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Date:	Fri, 21 Sep 2012 16:14:49 -0300
From:	Carlos Maiolino <>
Subject: Re: [v2] ext4: fix possible non-initialized variable

On Wed, Sep 19, 2012 at 09:59:04PM -0500, Eric Sandeen wrote:
> On 9/19/12 3:41 PM, Theodore Ts'o wrote:
> > On Wed, Sep 19, 2012 at 05:10:57PM -0300, Carlos Maiolino wrote:
> >> Ted,
> >>
> >> In case of ext4_add_entry() I'm supposing to make the function call ext4_error()
> >> and return -EIO in the case where ext4_bread() returns NULL and err is 0'ed,
> >> does that matches with your thoughts or is there a better way to handle with
> >> this?
> > 
> > Yeah, that's about it.  The real issue is EIO isn't really the right
> > errno code, but we don't have a better one.  I've considered trying to
> > propose adding a new EFSCORRUPT errno value, just so that the error
> > message that eventually gets displayed back to the user via an
> > application error message is more obvious, but I haven't had the
> > energy to see if we can get it past the fsdevel shed-painting
> > process.
> FWIW, xfs used to have a custom "EFSCORRUPTED" errno, but we ditched in
> favor of a standard but seldom-used "EUCLEAN" (structure needs cleaning).
> Doesn't seem like too bad a choice.
> -Eric
Not a bad idea really.

I've found some functions properly handling the problem (i.e !bh and !err), but
some of them not. I'm thinking in fix functions with missing hole handlers and
after that think about a 'default directory hole handler' for this, instead of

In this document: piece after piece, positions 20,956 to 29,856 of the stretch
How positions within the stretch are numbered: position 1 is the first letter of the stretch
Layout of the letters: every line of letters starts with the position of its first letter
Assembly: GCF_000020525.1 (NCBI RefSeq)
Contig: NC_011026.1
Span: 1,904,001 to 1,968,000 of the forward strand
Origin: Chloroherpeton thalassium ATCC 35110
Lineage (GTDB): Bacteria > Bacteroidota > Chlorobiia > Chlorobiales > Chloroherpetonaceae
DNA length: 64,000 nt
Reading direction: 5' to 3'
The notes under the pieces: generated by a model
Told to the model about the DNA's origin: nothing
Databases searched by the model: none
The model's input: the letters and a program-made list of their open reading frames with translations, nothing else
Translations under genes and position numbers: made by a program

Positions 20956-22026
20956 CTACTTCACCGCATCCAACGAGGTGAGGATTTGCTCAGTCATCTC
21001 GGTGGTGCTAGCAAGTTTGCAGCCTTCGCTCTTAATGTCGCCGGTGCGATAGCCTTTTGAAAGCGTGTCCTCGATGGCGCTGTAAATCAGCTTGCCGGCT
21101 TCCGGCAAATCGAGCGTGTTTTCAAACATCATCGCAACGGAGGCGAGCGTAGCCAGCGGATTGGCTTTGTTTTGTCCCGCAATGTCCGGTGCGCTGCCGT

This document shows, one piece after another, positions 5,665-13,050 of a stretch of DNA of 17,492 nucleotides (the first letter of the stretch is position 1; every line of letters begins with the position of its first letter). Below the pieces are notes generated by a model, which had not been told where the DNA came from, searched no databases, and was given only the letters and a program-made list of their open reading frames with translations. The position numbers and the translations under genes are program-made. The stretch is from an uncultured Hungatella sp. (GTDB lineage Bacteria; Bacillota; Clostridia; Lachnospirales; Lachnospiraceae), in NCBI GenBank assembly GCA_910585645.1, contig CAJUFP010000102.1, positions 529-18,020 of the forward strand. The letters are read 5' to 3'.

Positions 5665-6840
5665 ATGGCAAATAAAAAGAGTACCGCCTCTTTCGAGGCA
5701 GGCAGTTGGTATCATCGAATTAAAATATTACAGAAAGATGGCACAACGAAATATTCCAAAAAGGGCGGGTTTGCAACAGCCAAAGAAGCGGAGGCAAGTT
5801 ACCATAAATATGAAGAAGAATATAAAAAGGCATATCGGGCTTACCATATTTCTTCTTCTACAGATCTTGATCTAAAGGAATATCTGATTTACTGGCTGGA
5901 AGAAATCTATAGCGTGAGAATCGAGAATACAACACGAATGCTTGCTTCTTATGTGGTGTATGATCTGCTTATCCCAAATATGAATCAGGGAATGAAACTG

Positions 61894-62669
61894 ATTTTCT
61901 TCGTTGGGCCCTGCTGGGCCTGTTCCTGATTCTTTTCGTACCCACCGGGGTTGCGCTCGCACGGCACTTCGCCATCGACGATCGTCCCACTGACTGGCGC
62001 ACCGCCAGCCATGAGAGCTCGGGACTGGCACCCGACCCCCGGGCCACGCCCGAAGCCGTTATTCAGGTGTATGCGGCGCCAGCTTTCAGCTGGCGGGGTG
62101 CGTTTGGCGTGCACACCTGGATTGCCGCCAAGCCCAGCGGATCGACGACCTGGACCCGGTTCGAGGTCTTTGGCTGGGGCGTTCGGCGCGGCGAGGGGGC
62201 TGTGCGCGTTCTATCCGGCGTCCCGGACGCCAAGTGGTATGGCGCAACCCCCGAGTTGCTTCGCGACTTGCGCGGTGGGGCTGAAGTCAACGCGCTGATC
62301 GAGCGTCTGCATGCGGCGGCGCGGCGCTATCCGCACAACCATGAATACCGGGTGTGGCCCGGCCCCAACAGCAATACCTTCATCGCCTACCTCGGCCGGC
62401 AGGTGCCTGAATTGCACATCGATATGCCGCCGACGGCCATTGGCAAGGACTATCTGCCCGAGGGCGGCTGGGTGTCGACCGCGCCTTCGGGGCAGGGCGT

make each function work on a specific way.

What you guys think?
> >> I'm talking about ext4_add_entry() behavious mainly as an example to
> >> better understand how we should handle these situations. In case of
> >> ext4_add_entry(), based on our discussions ext4_bread() should not
> >> fail once dir entries should not have HOLES, so, a NULL return
> >> should indicate a on-disk corruption or an I/O error.
> > 
> > Well, a NULL return indicates that there is a hole in that particular
> > inode.  If err=0, then it's a hole.  Whether or not a hole is an
> > actual file system corruption is up to the caller of ext4_bread() to
> > determine.  In the case of directories, holes are an example file
> > system corruption, so for the code in fs/ext4/namei.c, the appropriate
> > thing to do would be to call ext4_error() and then return an error to
> > abort the operation.
> > 
> > There is an argument to be made that if the file system is mounted
> > with errors=continue, in this case we could just try to ignore the
> > hole, and try to recover as best we can.  But that's going to be quite
> > tricky to implement, and I'm not at all convinced it's worth the extra
> > complexity to implement.  I could imagine someone who had a very high
> > requirement for "zero downtime" who might argue for this, but then we
> > would need to make sure the fallback code really was bulletproof.  If
> > we pursued this option, then the EIO or EFSCORRUPT error code would
> > only be returned in the errors=remount-ro case.
> > 
> > (This is the sort of thing which is what customers pay $$$ for IBM's
> > mainframe in zOS.  Whether or not this is really needed for ext4 and
> > Linux, even for an enterprise product, is a different sort of
> > question.  I wouldn't object to someone who tried to make the
> > errors=continue behaviour to recover in a clean and safe way, but the
> > code would have to be very clearly documented, tested, and carefully
> > reviewed.)
> > 
> > 						- Ted
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